By: Daniel Radiloff, PhD | posted November 14, 2016
The 2016 Ross Prize in Molecular Medicine was awarded to Charles N. Serhan, PhD, DSc, who serves as the Simon Gelman Professor of Anesthesia, Perioperative and Pain Medicine at Harvard Medical School and Professor of Oral Medicine, Infection and Immunity at Harvard School of Dental Medicine. Dr. Serhan received the Award, which is conferred by the Feinstein Institute for Medical Research and Molecular Medicine, at a scientific symposium held at the Academy on June 13, 2016, in his honor. A pioneer in the field of inflammation resolution research, Dr. Serhan was the first researcher to identify anti-inflammatory cellular mediators, including resolvins and lipoxins, which are critical in regulating the pro-inflammatory pathway. These discoveries have paved the way for increased understanding of how the resolution of inflammation can be translated into therapies for a variety of human diseases. We sat down with Dr. Serhan to discuss the award, the scope and impact of his research, and the importance of mentorship in developing the next generation of scientists.
What is the current research focus of your laboratory?
CS: The main research focus of the lab is the elucidation of the mechanisms involved in the resolution of inflammation and structural elucidation of the mediators in order to understand organ protection and collateral tissue damage, as this is the basis of many diseases and the collateral stress and damage for surgical interventions.
How did you choose mediators of the inflammatory response as the basis of your work?
CS: I have always been interested in chemistry and biochemistry. The notion of chemical mediators orchestrating the immune response intrigued me from learning about things like histamines and the early prostaglandin research. You could say I have stuck with this research through my entire career, as there were enough questions to ask to go deeper and deeper which led to resolution, which no one had really studied before in a mechanistic fashion.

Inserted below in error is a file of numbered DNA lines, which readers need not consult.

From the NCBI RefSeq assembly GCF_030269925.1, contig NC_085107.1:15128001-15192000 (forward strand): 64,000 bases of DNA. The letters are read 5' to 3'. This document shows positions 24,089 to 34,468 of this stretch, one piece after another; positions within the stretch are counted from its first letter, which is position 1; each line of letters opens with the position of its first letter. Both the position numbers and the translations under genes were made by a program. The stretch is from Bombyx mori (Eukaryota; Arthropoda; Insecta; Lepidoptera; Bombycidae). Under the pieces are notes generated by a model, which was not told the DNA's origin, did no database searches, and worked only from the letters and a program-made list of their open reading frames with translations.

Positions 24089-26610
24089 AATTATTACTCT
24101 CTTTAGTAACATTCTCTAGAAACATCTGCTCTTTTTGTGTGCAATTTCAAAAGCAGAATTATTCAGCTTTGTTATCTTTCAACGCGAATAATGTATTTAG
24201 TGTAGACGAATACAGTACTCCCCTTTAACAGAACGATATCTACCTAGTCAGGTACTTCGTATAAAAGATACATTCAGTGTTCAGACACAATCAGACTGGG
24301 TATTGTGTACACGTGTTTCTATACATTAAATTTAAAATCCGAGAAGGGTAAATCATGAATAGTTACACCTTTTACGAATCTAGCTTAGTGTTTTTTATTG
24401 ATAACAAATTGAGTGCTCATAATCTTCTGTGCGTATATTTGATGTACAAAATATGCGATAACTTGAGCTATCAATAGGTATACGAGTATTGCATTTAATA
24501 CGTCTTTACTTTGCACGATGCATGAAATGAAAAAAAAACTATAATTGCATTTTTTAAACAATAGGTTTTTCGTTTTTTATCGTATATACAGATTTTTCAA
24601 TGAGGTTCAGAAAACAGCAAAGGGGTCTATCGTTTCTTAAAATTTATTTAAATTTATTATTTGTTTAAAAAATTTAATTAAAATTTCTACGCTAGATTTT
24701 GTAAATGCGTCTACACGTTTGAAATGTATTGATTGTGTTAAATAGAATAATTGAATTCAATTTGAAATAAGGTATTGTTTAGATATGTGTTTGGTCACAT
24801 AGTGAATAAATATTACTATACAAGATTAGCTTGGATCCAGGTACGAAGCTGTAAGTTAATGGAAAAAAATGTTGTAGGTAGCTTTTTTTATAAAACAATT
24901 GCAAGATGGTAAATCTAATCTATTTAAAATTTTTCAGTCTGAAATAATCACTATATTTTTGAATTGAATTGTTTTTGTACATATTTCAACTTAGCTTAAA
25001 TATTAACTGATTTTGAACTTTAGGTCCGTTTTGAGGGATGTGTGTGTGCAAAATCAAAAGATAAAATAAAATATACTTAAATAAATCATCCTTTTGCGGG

What was the "eureka" moment, when you realized that your research on these pathway could be used for therapeutic purposes?
CS: It has been a steady progression. I have to say that at one point I did have an epiphany about the whole system—that it was a straight line that has yet to be fully realized, and we could use each one of the mediators we have identified to serve as a backbone for therapeutics. I would say another moment was rewriting the errors in the biochemistry textbooks on how essential fatty acids were actually regulating inflammatory responses. Overall, it has been an incremental process and a lot of slow, hard work—more than one moment.
What will be the next injury whose treatment will be influenced by your and others' research in the inflammation field?
CS: The stress of surgery is well recognized among surgeons as an acute inflammatory response, as is reflow injury, when blood reflows to tissue. These are two areas we can have a big impact on. Demonstrations are currently underway at a clinical trial level focused on ocular dry eye inflammation using a resolvin E1 mimetic. This work is based on a company I was involved in starting in 2000, but I am no longer actively involved in this venture.